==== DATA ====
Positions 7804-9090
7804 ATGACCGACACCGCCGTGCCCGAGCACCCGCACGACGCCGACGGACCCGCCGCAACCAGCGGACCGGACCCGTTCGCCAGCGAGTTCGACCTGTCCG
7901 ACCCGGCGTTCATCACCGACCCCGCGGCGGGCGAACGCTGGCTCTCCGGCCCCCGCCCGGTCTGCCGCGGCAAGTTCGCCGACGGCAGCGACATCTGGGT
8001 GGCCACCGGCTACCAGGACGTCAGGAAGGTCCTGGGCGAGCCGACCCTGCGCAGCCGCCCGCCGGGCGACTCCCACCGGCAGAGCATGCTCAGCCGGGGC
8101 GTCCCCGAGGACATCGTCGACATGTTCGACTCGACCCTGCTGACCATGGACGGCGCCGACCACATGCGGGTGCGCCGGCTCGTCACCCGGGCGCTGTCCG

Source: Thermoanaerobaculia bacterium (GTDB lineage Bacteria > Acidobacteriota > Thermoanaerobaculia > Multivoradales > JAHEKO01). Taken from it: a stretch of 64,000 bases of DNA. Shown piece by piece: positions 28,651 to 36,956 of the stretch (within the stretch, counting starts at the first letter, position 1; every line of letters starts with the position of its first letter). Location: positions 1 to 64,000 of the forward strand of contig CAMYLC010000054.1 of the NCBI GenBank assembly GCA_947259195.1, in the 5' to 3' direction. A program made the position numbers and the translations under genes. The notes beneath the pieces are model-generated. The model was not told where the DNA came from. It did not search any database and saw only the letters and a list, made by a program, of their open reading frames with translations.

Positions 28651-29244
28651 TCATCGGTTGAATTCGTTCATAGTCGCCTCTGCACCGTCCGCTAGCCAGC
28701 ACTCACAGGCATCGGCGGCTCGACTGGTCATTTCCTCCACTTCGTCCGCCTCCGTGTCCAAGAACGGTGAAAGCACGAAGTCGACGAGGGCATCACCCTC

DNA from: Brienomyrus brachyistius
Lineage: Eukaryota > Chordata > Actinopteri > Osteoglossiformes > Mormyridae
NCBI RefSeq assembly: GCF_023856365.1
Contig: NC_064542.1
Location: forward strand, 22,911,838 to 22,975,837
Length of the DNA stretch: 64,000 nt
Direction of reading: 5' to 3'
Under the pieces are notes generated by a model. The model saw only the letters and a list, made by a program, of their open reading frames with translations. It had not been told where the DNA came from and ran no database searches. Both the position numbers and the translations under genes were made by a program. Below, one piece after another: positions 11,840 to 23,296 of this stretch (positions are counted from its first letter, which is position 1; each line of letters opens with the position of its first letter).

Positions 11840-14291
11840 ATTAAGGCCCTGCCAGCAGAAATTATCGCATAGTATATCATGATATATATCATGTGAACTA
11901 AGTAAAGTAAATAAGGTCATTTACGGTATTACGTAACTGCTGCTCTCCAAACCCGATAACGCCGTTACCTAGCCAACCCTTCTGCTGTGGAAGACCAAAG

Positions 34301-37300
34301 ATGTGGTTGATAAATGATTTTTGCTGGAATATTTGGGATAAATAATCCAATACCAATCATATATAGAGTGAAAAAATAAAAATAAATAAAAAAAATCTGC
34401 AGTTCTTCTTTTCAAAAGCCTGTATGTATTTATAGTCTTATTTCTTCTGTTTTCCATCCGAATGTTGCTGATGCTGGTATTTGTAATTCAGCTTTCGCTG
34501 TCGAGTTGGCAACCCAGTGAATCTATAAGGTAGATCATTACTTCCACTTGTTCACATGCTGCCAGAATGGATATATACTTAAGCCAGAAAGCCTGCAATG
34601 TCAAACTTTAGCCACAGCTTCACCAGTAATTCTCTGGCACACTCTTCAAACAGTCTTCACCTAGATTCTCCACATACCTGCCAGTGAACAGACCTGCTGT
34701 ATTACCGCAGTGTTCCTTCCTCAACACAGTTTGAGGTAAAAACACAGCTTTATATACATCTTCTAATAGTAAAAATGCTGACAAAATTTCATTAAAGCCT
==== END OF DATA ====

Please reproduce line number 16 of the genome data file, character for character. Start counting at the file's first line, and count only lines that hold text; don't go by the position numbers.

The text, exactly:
Direction of reading: 5' to 3'